Challenging Children: Getting Professional Help
In this article, you will find:
- Know when you need help
- Do your research
- Find the right professional
- Evaluation components
- Get help in the right sequence
Know when you need help
Challenging Children: Getting Professional HelpKeep a Written Log of Your Child's Problem Behaviors
If you are uncertain about whether to seek professional help, keep a log of situations or behaviors you find challenging. Yes, it's time-consuming and hard to remember to do, but written records like these--and any notes you make during teacher conferences or other notes you receive from school--are useful when you begin the process of getting help.
If one parent thinks the other is overreacting, a notebook may help the couple decide whether the problems are isolated events or a trend. Moreover, if you do end up seeking help, professionals will find this information useful. If nothing else, it's a great history of your child.
Keep a record of comments or situations that indicate difficulty. Include date, comment made, by whom, and situational details.
Obstacles to Getting Professional Help
If a parent is not ready to seek help, he or she will often rationalize or ignore comments and recommendations.
Guilt can be a major deterrent to seeking help. Some parents are hobbled by simply having waited so long. Fearing that they overlooked obvious signs and ignored others' warnings, they agonize over having used potentially damaging parenting techniques, worried that it is not too late. "If only we had responded sooner." Or "If only I had insisted when my spouse was reluctant to get outside help." Listen to your gut instinct. If you think the situation needs professional help, it probably does. At the very least, a professional perspective can provide direction. Don't let fear or guilt override your good judgment.
Some parents are so concerned that someone will blame them that they refuse to seek professional guidance. Instead, if they do anything at all, they read book after book on parenting difficult children, rather than combining this information with a professional's insights. Books can provide insight and information. A knowledgeable professional can guide you in using this information to help your child and family.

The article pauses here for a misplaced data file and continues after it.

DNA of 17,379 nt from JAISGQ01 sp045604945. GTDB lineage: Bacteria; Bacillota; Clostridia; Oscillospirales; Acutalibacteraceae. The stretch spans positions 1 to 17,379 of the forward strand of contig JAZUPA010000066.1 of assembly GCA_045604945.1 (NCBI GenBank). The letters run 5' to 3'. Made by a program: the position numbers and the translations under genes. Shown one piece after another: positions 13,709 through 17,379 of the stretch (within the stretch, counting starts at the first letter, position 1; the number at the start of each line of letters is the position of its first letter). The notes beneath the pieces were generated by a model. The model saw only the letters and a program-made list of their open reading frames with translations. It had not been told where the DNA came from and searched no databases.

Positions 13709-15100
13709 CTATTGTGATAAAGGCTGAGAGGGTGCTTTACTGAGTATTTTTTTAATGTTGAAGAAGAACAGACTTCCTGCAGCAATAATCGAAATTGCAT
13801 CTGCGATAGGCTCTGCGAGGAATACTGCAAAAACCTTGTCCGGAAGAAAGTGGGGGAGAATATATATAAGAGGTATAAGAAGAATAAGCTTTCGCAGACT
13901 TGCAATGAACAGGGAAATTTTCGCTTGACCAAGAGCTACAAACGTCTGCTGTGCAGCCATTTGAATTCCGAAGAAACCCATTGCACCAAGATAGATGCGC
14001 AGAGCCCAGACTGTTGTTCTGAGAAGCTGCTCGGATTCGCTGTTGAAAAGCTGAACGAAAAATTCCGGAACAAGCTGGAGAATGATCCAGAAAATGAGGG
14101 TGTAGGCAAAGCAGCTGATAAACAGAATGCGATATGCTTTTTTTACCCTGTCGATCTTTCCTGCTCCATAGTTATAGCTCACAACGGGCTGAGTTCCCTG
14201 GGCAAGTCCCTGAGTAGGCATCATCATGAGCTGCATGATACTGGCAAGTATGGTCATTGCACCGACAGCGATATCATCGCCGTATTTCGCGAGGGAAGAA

Some families get mired in the question of "how he got this way." "What did I (or my spouse) do to cause this?" is often the unspoken concern. It's as if, until they know for sure, one way or the other, they're stuck. Similarly, the fear that help will lead to the stigma of a label deters many families from turning to professionals. When the question of "why" sidetracks them or the issue of guilt or fault gets so big that a family can't get past it, individual or couples' counseling must be considered an essential part of the treatment package. You can't help your child until you help yourself.
"Diagnosis and Labels"
You may be leery of seeing a professional to "diagnose" your child. But don't kid yourself-everyone is diagnosing your child. You are, your mother-in-law is, and so is your child's teacher. Everyone's trying to figure out what is "wrong" with your challenging child. (Or what's wrong with you.) A diagnosis is a label, and a label can be a very scary thing. But whether a label gets attached to your child is not really the issue. It doesn't change the difficulty your child is having just getting through his daily life. If much of life is a struggle for you or for him, advice from a professional with relevant education and experience may be just what you need.
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